Arsinoe IIPtolemy II
Philadelphus

(Kg. 285–246 BC)
Arsinoe IMagas
of Cyrene
Apama II
Ptolemy III
Euergetes

(Kg. 246–221 BC)
Berenice II
Ptolemy IV
Philopator

(Kg. 221–203 BC)
Arsinoe III
Ptolemy V
Epiphanes

(Kg. 203–181 BC)
Cleopatra I
Syra
Ptolemy VI
Philometor

(Kg. 181–164 BC,
163–145 BC)
Cleopatra II
(Qn. 131–127 BC)
Ptolemy VIII
Physcon

(Kg. 170–163 BC,
145–116 BC)
Eirene
Ptolemy VII
Neos Philopator
Cleopatra III
(Qn, 116–101 BC)
Ptolemy
Memphites
Ptolemy Apion
Cleopatra IVPtolemy IX
Lathyros

(Kg. 116–107 BC,
as Soter II 88–81 BC)
Cleopatra
Selene
Ptolemy X
Alexander I

(Kg. 107–88 BC)
Ptolemy XII
Auletes

(Kg. 80–58 BC,
55–51 BC)
Berenice III
(Qn. 81–80 BC)
Ptolemy XI
Alexander II

(Kg. 80 BC,
for 19 days)
Cleopatra V
(Qn. 58–55 BC)
Cleopatra VI
(Qn. 58 BC)
Berenice IV
(Qn. 58–55 BC)
Ptolemy XIII
Theos Philopator

(Kg. 51–47 BC)
Cleopatra VII
Thea Philopator

(Qn. 51–30 BC)
Ptolemy XIV
(Kg. 47–44 BC)
Arsinoe IV
(Qn. 48–47 BC)
Julius
Caesar
Mark
Antony
Ptolemy XV
Caesarion

(Kg. 44–30 BC)
Alexander
Helios
Ptolemy
Philadelphus
Cleopatra
Selene II
Ptolemy of
Mauretania
Detailed Ptolemaic family tree
AntipaterLagusArsinoe of Macedon
Eurydice 
Ptolemy I
Soter

(Kg 303–282 BC)
Berenice I
(∞ Philip

Magas
of Cyrene

Apama II

See below: Berenice II)
Lysimachus
LysandraPtolemaisPtolemy CeraunusArsinoe II 
Ptolemy II
Philadelphus

(Kg. 285–246 BC)
Arsinoe I
Berenice II of Egypt
(daughter of
Magas of Cyrene,
see above: Berenice I
)
 
Ptolemy III
Euergetes

(Kg. 246–221 BC)
Berenice Syra
Antiochus III the GreatArsinoe III 
Ptolemy IV
Philopator

(Kg. 221–203 BC)
Cleopatra I
Syra
 
Ptolemy V
Epiphanes

(Kg. 203–181 BC)
 
Ptolemy VI
Philometor

(Kg. 181–164 BC,
163-145 BC)
Cleopatra II
(Qn. 131–127 BC)
 
Ptolemy VIII
Physcon

(Kg. 170–163 BC,
145–116 BC)
Eirene ?
Ptolemy EupatorCleopatra Thea 
Ptolemy VII
Neos Philopator
Cleopatra III
(Qn, 116–101 BC)
Ptolemy
Memphites
Ptolemy Apion
Cleopatra TryphaenaCleopatra IV 
Ptolemy IX
Lathyros

(Kg. 116–107 BC,
as Soter II 88–81 BC)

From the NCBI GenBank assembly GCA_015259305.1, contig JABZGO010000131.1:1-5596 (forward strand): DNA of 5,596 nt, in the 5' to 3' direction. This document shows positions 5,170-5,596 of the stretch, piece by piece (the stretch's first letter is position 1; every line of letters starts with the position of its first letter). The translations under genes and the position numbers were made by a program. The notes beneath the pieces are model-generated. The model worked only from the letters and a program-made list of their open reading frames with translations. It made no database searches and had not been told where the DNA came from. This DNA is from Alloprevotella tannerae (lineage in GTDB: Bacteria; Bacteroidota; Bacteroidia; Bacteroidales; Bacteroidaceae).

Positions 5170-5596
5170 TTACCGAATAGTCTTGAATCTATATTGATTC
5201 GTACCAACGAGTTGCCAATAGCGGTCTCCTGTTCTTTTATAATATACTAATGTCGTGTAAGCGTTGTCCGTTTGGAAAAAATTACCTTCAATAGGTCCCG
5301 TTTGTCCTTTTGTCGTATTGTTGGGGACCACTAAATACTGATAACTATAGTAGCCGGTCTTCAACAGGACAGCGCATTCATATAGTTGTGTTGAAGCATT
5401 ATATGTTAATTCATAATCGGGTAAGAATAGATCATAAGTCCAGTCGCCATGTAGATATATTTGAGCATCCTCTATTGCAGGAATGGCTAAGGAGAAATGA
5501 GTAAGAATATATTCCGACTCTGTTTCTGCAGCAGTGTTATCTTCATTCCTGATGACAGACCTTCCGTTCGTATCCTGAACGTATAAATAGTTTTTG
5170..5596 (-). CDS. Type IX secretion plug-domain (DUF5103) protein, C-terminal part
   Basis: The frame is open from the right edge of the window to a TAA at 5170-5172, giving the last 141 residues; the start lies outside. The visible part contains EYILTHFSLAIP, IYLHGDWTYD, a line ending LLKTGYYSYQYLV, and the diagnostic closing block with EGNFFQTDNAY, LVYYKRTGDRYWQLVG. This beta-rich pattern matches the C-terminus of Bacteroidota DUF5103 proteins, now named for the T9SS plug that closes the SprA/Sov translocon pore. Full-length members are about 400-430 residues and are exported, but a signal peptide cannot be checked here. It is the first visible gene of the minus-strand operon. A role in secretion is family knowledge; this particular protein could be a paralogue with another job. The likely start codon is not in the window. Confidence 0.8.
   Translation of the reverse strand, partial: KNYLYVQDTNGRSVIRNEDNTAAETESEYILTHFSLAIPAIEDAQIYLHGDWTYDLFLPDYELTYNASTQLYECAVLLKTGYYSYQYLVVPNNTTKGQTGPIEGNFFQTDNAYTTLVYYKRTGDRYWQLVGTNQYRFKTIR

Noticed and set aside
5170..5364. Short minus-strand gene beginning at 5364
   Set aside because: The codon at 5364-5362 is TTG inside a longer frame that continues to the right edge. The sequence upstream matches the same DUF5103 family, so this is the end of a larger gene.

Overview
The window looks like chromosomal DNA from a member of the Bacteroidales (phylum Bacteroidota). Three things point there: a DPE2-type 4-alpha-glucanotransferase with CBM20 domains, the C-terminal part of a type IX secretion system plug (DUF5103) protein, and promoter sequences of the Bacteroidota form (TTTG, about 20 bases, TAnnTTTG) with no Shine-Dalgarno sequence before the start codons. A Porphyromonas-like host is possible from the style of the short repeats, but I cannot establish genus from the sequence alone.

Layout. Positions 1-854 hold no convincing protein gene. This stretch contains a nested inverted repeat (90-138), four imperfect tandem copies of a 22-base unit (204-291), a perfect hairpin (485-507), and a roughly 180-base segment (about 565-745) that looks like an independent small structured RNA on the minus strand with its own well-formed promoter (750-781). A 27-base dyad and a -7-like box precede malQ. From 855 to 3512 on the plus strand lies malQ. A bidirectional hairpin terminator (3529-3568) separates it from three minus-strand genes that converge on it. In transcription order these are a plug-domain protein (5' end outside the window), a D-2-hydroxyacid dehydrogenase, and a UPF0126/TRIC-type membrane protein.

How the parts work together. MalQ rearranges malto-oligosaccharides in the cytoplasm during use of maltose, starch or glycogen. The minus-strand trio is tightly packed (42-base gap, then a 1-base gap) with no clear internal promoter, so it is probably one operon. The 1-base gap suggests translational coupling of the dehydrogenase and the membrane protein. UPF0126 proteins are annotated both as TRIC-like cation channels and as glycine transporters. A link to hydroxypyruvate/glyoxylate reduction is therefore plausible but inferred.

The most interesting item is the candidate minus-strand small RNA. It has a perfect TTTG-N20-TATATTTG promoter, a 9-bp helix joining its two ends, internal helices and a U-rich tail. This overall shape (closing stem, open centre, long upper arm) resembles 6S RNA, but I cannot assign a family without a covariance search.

Cleopatra V
Selene
 
Ptolemy X
Alexander I

(Kg. 107–88 BC)
?Berenice III
(Qn. 81–80 BC)
 
Ptolemy XI
Alexander II

(Kg. 80 BC,
for 19 days)
Ptolemy of Cyprus 
Ptolemy XII
Auletes

(Kg. 80–58 BC,
55–51 BC)
Cleopatra VI
(Qn. 58 BC)
 
Berenice IV
(Qn. 58–55 BC)
 
Ptolemy XIII
Theos Philopator

(Kg. 51–47 BC)
 
Cleopatra VII
Thea Philopator

(Qn. 51–30 BC)
 
Ptolemy XIV
(Kg. 47–44 BC)
Arsinoe IV
(Qn. 48–47 BC)
Julius
Caesar
Mark
Antony
 
Ptolemy XV
Caesarion

(Kg. 44–30 BC)
Alexander
Helios
Cleopatra
Selene II
Juba II
of Mauretania
Ptolemy Philadelphus
Ptolemy of
Mauretania

Other notable members of the Ptolemaic dynasty edit

 
A seated woman in a fresco from the Roman Villa Boscoreale, dated mid-1st century BC. It likely represents Berenice II of Ptolemaic Egypt wearing a stephane (i.e. royal diadem) on her head.[19]

Health edit

 
Cameo of Ptolemaic rulers (Kunsthistorisches Museum)

Continuing the tradition established by previous Egyptian dynasties, the Ptolemies engaged in inbreeding including sibling marriage, with many of the pharaohs being married to their siblings and often co-ruling with them.[20] Ptolemy I and other early rulers of the dynasty were not married to their relatives, the childless marriage of siblings Ptolemy II and Arsinoe II[21] being an exception. The first child-producing incestuous marriage in the Ptolemaic dynasty was that of Ptolemy IV and Arsinoe III, who were succeeded as co-pharaohs by their son Ptolemy V, born 210 BC. The best-known Ptolemaic pharaoh, Cleopatra VII, was at different times married to and ruled with two of her brothers (Ptolemy XIII until 47 BC and then Ptolemy XIV until 44 BC), and their parents were also likely to have been siblings or possibly cousins.[15]